Technical efficiency and total factor productivity growth in Uganda’s district referral hospitals

dc.contributor.authorYawe, Bruno Lule
dc.date.accessioned2020-07-26T05:32:50Z
dc.date.available2020-07-26T05:32:50Z
dc.date.issued2006
dc.descriptionAvailable in print form, East Africana Collection, Dr. Wilbert Chagula Library, Class mark (THS EAF RA440.6.Y39)en_US
dc.description.abstractThe study measures the technical efficiency and total factor productivity growth of 25 district referral hospitals from three regions of Uganda over the 1999-2003 period. This study is motivated by a desire to evaluate the ongoing health sector reforms in Uganda which in part are seeking to improve the efficiency of health services. Nonparametric Data Envelopment Analysis (DEA) is used in the measurement of hospital technical efficiency whilst the DEA-Malmquist index is used in the measurement of hospital total factor productivity change. The Hospital Management Information System launched in 1997 is the source of the data for this study. The results indicate the existence of different degrees of technical and scale inefficiency in Uganda’s district referral hospitals over the sample period. There were productivity losses for the sample hospitals which are largely due to technological regress rather than technical inefficiency. Thus, changes in technology are needed if the hospitals are to become more productive, for instance through improved diagnosis tests, hospital information management. The findings illustrate one of the advantages of the frontier efficiency technique, namely the ability to identify the degree of emphasis that should be placed on improving technical efficiency vis-a-vis technological change. The study adds to the existing literature on health facility efficiency but additionally incorporates patient deaths in the measurement of hospital technical efficiency. Additionally, heterogeneity in the patient load is controlled for via a length of stay-based case-mix index. Quality of care was incorporated into the analysis by means of patient deaths. Super-efficiency was conducted to further distinguish between the technically efficient hospitals. To construct confidence intervals for individual hospitals technical efficiency scores, nonparametric bootstrapping was conducted. The efficiency vectors yielded have ready uses by policymakers in the hospital sector. Indicators of the relative efficiency of hospitals are needed to gauge whether hospital cost-containment efforts are succeeding, amongst other uses.en_US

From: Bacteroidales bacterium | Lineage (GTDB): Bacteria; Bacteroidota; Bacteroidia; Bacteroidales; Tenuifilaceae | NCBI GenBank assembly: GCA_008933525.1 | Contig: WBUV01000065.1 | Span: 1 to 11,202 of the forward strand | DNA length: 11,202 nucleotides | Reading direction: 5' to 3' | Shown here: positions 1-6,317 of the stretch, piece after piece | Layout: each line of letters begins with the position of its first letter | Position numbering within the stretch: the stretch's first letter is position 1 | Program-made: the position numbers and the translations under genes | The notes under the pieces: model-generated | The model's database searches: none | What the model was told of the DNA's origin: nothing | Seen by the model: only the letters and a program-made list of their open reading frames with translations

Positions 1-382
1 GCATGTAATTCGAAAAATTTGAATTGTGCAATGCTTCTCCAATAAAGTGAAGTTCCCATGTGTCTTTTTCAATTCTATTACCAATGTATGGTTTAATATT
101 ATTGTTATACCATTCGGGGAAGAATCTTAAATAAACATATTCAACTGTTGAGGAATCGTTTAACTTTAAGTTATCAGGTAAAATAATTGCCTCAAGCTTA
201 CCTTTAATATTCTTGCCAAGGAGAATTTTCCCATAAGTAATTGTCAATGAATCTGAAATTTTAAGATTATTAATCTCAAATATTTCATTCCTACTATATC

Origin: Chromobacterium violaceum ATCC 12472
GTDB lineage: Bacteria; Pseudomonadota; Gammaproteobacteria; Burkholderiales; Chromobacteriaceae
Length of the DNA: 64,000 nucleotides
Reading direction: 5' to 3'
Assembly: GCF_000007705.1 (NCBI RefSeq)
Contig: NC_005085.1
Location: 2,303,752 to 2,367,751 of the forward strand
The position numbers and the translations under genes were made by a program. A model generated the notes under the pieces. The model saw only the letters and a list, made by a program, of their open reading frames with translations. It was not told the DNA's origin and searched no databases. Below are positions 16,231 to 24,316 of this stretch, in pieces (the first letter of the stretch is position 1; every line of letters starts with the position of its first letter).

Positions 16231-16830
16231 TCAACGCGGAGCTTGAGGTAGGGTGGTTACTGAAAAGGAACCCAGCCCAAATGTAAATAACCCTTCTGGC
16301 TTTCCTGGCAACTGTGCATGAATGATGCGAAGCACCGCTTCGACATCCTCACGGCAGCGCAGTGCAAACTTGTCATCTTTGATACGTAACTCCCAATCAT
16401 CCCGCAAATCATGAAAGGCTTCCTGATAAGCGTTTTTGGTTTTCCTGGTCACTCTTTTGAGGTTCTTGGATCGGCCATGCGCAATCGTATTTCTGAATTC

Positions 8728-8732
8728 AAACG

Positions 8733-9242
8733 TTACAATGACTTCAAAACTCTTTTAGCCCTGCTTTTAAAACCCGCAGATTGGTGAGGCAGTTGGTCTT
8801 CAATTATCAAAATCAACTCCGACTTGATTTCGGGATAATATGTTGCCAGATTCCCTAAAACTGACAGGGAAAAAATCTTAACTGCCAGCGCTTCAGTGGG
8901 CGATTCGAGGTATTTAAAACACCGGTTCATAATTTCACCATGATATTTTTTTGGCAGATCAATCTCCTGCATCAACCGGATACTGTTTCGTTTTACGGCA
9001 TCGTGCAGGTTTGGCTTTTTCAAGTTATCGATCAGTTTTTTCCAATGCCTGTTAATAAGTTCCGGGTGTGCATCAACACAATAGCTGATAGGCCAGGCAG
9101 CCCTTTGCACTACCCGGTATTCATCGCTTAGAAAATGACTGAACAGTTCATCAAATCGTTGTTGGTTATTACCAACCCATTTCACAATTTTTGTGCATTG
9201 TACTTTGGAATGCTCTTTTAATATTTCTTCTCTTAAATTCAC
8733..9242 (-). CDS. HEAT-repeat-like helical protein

dc.identifier.citationYawe, B L (2006), Technical efficiency and total factor productivity growth in Uganda’s district referral hospitals, Master dissertation, University of Dar es Salaam.en_US
dc.identifier.urihttp://41.86.178.5:8080/xmlui/handle/123456789/13240
dc.language.isoenen_US
dc.publisherUniversity of Dar es Salaamen_US
dc.subjectHealth servicesen_US
dc.subjectTechnical efficiencyen_US
dc.subjectHospitalsen_US
dc.titleTechnical efficiency and total factor productivity growth in Uganda’s district referral hospitalsen_US
dc.typeThesisen_US
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